Skulduggery Pleasant has treated me well.
He made my name, gave me a career, and ensured that every day of my working life since he popped into my head has been filled with ideas, energy, and fun. In return I have tortured and traumatised him and his friends over the course of nine books, one spin-off and a collection of short stories. It’s been a fair trade, all things considered, albeit with a lot more agonising death on his side than mine. Thankfully.
But I couldn’t just write about a wise-cracking skeleton detective for the rest of my life, no matter how much I might want to. Every so often, said a little voice in my mind, I had to do something different. The Skulduggery books were what I thought of as my ultimate indulgence — a series where I could incorporate ideas and motifs from fantasy, science fiction, crime, comedy… and horror.
Oh, the horror.
As a child growing up in the 80’s, I have been bombarded with some of the best ideas that pop culture has to offer. My childhood friends were Luke Skywalker and Jim Kirk and Indiana Jones — which is all well and good, until you look at who accompanied those gentlemen.
Vader. Khan. That bloke in Temple who takes out the hearts.
My childhood was filled with the best bad guys. My childhood was filled with horror. And if Skulduggery Pleasant was my excuse to indulge in writing about all these different genres — then Demon Road was my excuse to hone in on the most important one.
The everyday tale of a sixteen-year old girl and her murderous, monstrous parents who pursue her across America, Demon Road was my chance to tip my hat to that special breed of horror that comes from, and gets reinterpreted by, American writers and directors. You want vampires in suburbia? Look no further than Stephen King, or Fright Night. You want sadistic serial killers who can’t be stopped? Step forward Messrs Carpenter and Craven. You want to make witches scary again? Send a few shaky cams into the Blair Woods and recover them again a year later.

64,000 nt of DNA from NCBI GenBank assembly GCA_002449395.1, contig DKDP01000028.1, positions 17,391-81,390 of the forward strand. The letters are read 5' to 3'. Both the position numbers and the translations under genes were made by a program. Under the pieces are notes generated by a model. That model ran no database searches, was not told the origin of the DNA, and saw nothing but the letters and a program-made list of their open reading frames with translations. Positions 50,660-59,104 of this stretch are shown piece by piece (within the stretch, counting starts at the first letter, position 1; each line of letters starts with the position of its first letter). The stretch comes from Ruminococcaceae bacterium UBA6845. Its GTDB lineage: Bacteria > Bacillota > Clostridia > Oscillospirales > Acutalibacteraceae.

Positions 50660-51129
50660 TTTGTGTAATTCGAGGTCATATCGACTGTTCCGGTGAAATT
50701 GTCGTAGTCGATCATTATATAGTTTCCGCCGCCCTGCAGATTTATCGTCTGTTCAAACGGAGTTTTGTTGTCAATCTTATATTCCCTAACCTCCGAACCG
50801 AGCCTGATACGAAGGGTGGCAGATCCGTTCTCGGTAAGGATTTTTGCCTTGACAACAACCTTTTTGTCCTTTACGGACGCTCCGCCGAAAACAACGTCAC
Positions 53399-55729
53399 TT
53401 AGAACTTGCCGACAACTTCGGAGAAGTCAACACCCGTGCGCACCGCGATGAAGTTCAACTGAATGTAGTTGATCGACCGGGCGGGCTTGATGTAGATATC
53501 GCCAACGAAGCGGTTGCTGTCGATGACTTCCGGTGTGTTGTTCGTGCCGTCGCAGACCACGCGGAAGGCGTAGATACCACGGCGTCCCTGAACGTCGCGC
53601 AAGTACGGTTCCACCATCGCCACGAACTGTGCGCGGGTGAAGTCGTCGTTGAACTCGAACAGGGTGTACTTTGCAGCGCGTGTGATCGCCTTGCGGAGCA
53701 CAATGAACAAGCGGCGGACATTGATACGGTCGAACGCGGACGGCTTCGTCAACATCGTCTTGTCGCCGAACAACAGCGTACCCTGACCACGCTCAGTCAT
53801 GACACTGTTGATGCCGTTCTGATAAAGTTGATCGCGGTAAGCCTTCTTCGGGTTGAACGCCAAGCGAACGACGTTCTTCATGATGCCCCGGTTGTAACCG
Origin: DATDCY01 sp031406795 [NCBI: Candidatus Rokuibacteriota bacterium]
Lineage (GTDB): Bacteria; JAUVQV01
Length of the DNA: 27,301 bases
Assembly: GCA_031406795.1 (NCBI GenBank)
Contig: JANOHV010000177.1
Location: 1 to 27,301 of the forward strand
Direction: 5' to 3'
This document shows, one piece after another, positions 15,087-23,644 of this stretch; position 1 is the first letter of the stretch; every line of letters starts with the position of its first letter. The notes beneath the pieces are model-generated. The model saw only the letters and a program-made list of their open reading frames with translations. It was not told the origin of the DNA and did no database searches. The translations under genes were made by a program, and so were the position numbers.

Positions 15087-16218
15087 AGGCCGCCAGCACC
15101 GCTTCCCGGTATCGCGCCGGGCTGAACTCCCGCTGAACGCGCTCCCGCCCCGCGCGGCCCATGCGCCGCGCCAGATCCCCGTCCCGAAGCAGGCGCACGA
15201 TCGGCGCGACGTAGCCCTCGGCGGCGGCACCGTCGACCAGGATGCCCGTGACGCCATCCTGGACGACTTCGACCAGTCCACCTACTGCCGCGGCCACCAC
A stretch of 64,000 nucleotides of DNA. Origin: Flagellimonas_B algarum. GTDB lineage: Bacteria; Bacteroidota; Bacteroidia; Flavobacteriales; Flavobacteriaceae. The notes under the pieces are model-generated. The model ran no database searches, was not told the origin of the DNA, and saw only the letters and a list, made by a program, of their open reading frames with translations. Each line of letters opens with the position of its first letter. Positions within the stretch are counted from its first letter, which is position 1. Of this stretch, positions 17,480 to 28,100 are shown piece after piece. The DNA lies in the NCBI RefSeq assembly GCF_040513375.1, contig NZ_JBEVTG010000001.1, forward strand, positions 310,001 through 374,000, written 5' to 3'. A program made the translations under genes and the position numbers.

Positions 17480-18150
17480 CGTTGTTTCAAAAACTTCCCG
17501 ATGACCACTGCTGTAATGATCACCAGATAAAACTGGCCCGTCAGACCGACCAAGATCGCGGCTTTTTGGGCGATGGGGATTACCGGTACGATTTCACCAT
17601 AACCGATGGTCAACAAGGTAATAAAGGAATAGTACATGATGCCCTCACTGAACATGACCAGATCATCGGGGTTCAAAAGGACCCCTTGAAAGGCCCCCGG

And through it all, you want a sub-genre that was invented by Americans? How about a killer car, a 1970 Dodge Charger, that quite possibly has a mind of its own?
Horror is still the genre that has to fight for its place at the table. Over the last few years we’ve seen fantasy and comic book movies dominate the global box office. A certain strain of science fiction has always been considered high-brow. But horror? Even though it has propped up, time and time again, the bestseller charts and the box office in the past, horror still struggles, both in the offices of the executives and right down here, on street level.
No one wants to publish horror books anymore, and so we do the responsible thing and call them by a much safer label that would encourage kindly old grandmas to buy this YA book for their YA grandkids. But we all know the truth. We all know the dark, funny, wicked little heart that beats behind it all, and there is no escaping the fact that horror is alive.
It’s alive, and it’s coming for you.
Demon Road by Derek Landy is published by HarperCollins Children’s on 27 August 2015 (Hardback, £14.99, also available as an ebook/audio). Get your horror fix with the new issue of SciFiNow.